Bearded dragon’s typically reach sexual maturity at one to two years age. They will also bread during the warmer months, during the summer, and September through toe March. Male dragons will climb up on a female and gently bites into the side of her neck. The male dragon will then reach with his hind legs for the females tail and presses his cloacal region against hers. The female bearded dragon will then dig a borrow and lay up to twenty four eggs in a single clutch and to up nine clutches per year. Female bearded dragons also store sperm and area able to lay many clutches of fertile eggs from on mate. Incubation periods can last as long as fifty to seventy days.
Bearded Dragons require a well-controlled environment. Originally from arid woodland and desert environments, they will require supplement heat for comfort and digestion. The preferred range would be seventy-eight to eighty-eight degrees Fahrenheit during the day and nights at approximately the seventies. If your pet is cold, it cannot properly digest its food and is more likely to become ill. The bearded dragon will also require a temperature gradient so they may choose between a warmer or cooler environment to keep comfortable. Use a good quality thermometer in the cage at the level of the bearded dragon spends most of its time so you can monitor the temperature easily. As a matter of fact, we suggest two thermometers to easily decipher between temperature points at each end of the gradient.
Primarily, a series of incandescent lights over the cage is one of the best heat sources. During the night, these lights will need to be powered down and another heat source may needed depending on the ambient temperature. Heating pads are an excellent source of heat, ceramic infrared heat emitters or panels and more expensive nocturnal reptile incandescent light bulbs which provide heat, but little light, can also be used. For larger enclosures, a space heater or a separate thermostat can used to keep the room at the appropriate temperature.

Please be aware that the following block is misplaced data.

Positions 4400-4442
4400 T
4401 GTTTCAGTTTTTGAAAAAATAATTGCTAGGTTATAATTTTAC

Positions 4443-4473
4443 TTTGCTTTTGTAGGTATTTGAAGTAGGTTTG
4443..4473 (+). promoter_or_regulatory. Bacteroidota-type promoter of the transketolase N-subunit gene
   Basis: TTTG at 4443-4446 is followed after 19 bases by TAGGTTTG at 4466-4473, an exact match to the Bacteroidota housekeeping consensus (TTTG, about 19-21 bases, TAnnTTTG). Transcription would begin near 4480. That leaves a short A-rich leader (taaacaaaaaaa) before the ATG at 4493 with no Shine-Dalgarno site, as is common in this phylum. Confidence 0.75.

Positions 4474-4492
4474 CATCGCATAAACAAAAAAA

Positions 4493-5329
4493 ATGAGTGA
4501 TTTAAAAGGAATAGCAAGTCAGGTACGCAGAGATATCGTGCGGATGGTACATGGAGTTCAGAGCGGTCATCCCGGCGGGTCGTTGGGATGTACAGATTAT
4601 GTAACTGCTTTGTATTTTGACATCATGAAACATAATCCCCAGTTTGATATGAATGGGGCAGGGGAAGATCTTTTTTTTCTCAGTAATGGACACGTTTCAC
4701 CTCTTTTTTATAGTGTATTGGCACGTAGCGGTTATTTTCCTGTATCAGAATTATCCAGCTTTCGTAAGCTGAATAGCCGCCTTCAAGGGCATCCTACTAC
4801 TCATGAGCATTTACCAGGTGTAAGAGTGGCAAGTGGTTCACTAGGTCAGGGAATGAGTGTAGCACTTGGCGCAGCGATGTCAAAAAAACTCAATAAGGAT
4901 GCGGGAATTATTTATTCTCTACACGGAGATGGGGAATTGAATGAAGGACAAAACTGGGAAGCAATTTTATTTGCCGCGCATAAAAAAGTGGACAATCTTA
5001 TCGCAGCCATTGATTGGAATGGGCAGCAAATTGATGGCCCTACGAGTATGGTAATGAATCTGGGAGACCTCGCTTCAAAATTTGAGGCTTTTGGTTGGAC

We highly suggesting a secondary heat source in specific areas of the cage to help provide a natural temperature gradient. The secondary heat source should cover only twenty-five to thirty percent of the surface of your enclosure. For adults, a thirty to seventy-five watt incandescent bulb in a ceramic base, where the bearded dragon cannot touch it would be ideal. Also, and more specifically, Petware House carries a variety of basking lights for your convenience, so don’t hesitate to reach out to us if you have any questions. The temperature under the light in the area in which the Bearded Dragon would be basking should be ninety five to one hundred degrees fahrenheit. Hatchlings housed in smaller aquariums will require lights of lower wattage, or the aquarium temperature may become too warm very quickly.
Bearded Dragons need a healthy, balanced diet of meat and vegetables. Although omnivores by nature, hatchlings will require some meat and small insects. As they continue to grow, they will start eating more vegetables. The diet of a juvenile dragon, typically between two and four months, will consist of approximately eighty percent insects and twenty percent greens. As a general rule of thumb dragons should be feed two to three times per day. You will know if they are still hungry by observing the your young dragons. If they nip at the tails and toes, this is a good sign of being hungry.
Meat items can include cockroaches, earthworms, king wors, wax worms, mealworms, crickets, and pink mice.
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